• Wizards maintain a high casualty rate in Shadowrun due to a simple aphorism: "Geek the mage first." The cheapest heavy-damage abilities are magical, as are the only rapid healing abilities. Thus, the one throwing fireballs and healing spells gets the first clip emptied into him.
    • Don't forget Drain. A few too many spells combined with poor rolls on Drain Resistance, and the mage ends up knocking himself out.
  • The Fantasy Trip plays this pretty straight. Wizards have to pay twice as many memory slots to learn non-magic skills (like how to swing a sword), and get penalized for wearing armor or carrying weapons (handwaved in-game by claiming that ferrous metals interfere with magic.)
  • In The Dark Eye, all magic users have trouble with heavy armour, since iron interferes with magic. Druids have a religious taboo against smelted metal, so they can't even use a regular knife (do get skill points for flintknapping, though). Wizards specifically are forbidden by law to wield weapons bigger than a dagger, or wear armour heavier than a gambeson.
  • Spellcasters in Scarred Lands can't wear armor, because spellcasting causes the caster's body to produce a large quantity of heat. In fact, they can't wear much at all. (Explains a lot of book covers, doesn't it?)
  • Exalted mostly averts it, as anyone can learn Sorcery under the right circumstances, and there's nothing preventing a sorcerer from learning Resistance Charms. The Twilight Caste of the Solars are all about averting this, as when their Anima Banner flares, they can reflexively "harden" it to avoid taking damage. They're the sorcery specialists of the Solars—sorcery takes time to use, and makes you a very shiny and obvious target while you work—so they need that ability.

Video Games[edit | hide]

  • Within most RPG video games (as with their Tabletop Games predecessors), mage-types inevitably have the lowest Hit Points totals, resulting in the idea of the wizard being the most "squishable" and in need of protection.
  • Yuu in Luminous Arc 3 has insane MAG and MP, two AOE attacks and one life draining attack, easily outkilling and outdamaging everyone else in the game. Unfortunately he also has horrible HP and DEF (two hits will kill him), slow movement and poor range. Sara and Shion share a similar problem with worse stats, but this trope is largely averted by Ormurudi and Inaluna in the same game, who have the HP necessary to take more of a beating.
    • Also averted by Mavi in the first game, who is supposed to be a witch and yet seems to be more tuned to fighting on the front line than casting spells.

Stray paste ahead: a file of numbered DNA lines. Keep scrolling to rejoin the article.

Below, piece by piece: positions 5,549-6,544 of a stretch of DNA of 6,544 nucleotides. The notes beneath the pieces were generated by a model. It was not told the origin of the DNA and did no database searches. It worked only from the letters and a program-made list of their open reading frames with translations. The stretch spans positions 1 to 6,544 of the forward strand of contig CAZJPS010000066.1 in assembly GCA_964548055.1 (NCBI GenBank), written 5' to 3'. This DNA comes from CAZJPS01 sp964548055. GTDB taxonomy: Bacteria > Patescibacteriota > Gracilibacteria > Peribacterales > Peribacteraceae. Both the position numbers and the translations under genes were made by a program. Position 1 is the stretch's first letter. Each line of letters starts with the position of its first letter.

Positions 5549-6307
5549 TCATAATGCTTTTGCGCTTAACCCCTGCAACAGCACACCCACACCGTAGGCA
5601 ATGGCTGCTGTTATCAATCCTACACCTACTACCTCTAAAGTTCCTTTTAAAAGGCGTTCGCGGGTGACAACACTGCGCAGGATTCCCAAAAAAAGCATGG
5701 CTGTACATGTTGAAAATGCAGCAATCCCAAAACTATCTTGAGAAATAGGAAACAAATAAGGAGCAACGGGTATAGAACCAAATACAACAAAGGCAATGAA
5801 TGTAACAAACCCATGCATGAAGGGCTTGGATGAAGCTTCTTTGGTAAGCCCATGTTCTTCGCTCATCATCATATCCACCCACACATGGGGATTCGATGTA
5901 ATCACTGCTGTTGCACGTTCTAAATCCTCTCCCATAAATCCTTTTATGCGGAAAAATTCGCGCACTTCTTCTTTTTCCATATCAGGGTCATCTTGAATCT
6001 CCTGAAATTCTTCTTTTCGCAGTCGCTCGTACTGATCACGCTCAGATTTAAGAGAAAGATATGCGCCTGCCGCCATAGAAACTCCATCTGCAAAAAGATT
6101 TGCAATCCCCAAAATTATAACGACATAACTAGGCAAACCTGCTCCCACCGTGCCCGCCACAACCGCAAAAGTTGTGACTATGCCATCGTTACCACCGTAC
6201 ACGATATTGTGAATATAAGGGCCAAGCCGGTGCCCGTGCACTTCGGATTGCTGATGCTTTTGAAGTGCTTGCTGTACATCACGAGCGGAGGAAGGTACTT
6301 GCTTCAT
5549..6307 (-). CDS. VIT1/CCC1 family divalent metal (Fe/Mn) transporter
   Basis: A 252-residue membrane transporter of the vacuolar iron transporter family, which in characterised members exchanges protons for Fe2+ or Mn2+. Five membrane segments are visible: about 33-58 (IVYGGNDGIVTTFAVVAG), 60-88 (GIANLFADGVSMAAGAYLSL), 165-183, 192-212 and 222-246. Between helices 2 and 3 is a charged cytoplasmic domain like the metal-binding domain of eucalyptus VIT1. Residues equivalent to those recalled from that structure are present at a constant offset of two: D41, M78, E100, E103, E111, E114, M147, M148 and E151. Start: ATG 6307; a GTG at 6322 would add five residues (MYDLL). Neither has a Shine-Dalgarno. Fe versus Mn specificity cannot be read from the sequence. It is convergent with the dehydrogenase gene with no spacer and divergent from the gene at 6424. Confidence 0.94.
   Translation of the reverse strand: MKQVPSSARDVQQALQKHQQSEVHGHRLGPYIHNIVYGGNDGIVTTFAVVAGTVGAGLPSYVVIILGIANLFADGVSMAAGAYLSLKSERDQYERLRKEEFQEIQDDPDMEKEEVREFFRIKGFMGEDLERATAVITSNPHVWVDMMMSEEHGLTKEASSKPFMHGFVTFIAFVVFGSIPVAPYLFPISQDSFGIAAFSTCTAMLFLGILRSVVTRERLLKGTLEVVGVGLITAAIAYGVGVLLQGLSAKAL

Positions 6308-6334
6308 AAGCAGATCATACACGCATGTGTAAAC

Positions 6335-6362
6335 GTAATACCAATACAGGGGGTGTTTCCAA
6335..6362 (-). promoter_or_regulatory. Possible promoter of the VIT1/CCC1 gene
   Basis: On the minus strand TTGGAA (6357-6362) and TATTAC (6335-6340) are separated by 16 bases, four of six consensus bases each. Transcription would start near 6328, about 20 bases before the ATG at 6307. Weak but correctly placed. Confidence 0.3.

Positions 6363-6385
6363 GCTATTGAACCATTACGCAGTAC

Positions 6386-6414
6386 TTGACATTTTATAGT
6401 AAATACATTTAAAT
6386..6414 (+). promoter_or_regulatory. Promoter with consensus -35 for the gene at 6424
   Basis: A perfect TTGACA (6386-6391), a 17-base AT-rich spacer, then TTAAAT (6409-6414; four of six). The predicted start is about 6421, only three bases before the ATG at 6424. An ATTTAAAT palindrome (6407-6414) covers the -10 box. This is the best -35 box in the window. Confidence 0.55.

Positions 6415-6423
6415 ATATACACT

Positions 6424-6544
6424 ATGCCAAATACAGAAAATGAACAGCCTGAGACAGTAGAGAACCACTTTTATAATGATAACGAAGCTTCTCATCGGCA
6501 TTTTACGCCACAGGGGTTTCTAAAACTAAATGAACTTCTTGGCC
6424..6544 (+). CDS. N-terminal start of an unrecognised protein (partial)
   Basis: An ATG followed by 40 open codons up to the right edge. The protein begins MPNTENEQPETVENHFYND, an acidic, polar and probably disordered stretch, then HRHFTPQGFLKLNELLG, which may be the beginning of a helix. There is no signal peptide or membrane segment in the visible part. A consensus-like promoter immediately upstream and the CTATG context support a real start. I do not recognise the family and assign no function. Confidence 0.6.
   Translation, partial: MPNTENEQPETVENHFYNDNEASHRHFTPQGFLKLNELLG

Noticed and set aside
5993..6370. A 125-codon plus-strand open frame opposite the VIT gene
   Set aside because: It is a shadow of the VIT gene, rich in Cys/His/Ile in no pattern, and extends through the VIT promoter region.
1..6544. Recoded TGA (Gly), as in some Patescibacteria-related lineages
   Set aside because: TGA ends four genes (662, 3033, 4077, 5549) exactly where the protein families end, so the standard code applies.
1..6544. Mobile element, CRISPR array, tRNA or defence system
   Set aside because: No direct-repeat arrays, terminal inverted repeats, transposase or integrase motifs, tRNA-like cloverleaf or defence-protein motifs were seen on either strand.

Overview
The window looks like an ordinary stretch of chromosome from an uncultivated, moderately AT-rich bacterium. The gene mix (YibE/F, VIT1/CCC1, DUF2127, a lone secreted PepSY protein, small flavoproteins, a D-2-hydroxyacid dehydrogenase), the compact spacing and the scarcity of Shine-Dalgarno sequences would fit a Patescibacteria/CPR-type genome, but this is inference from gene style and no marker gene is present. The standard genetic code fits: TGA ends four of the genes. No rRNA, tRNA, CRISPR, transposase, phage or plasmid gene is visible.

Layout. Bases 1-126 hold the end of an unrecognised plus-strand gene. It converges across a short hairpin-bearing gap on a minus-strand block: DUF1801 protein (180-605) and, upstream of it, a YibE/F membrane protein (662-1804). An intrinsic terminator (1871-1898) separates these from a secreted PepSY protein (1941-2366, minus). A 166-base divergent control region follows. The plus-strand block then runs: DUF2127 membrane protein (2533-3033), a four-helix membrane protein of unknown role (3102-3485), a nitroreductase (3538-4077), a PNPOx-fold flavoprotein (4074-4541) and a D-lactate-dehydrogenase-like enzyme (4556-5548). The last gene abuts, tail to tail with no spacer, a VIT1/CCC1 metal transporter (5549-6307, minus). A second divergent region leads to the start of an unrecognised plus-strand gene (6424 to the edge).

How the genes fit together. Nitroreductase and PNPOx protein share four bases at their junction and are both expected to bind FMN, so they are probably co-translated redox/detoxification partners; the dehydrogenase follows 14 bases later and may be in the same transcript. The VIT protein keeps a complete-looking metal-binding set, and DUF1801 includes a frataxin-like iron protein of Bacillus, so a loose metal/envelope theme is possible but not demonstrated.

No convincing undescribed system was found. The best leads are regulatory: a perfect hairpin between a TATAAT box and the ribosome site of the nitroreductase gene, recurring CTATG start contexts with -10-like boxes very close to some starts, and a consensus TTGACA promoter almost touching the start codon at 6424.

• The spellcasters in Betrayal at Krondor are an interesting example. Seeing as casting spells depletes stamina and then health, in that order, they're technically Glass Cannons mechanic-wise while not being actual Squishy Wizards; They are less tough than the warriors and casting spells by itself makes them more vulnerable to going down if an enemy lands a hit on them, but in-game logic dictates that they're actually pretty physically tough to be able to cast powerful spells for a prolonged period of time.
  • Played straight in the Legacy of Kain series with Moebius the Timestreamer. Take away his vampire-paralyzing staff and Knight Templar mooks and all you've got is a skinny old guy that could be knocked over with a feather.
  • Mages in Retro Mud, which is balanced out by the fact that they don't see much danger.
  • As a psychic example, Alakazam from Pokémon. According to the Pokedex fluff in Emerald, its muscles are so weak that it has to use its psychic powers just to stand and move around.
    • Even though movement is controlled by the mind anyway.
    • Most Psychic Pokémon are infamous for having low defense and HP in contrast with high speed and Special Attack. The exceptions are usually Legendary Pokémon.
      • Heck, even Mewtwo became this when the Special stat was divided into two stats.
    • This is very fitting, considering its English name is the same as the overused term for magical tricks.
    • Also, Alakazam has the second highest permanent base Special Attack of all non-legendary Pokémon, beat only by Chandelure (though Porygon-Z ties with it; Zen Mode Darmanitan beats it too, but only as long as it's in Zen Mode). Pokémon with high Special Attack and Speed are called Special Sweepers. In competition, Special Sweepers are used to wipe out as many Pokémon as quickly as it can before ultimately dying... very good examples of glass cannons in action. (Chandelure, for the record, has competent defenses, and thus does not fit this trope quite as well as Alakazam, although it does have low HP.)
  • In the first Suikoden, Ted is the holder of the Soul Eater rune (which does exactly what it sounds like it would) and dies fairly early on in the game because of this.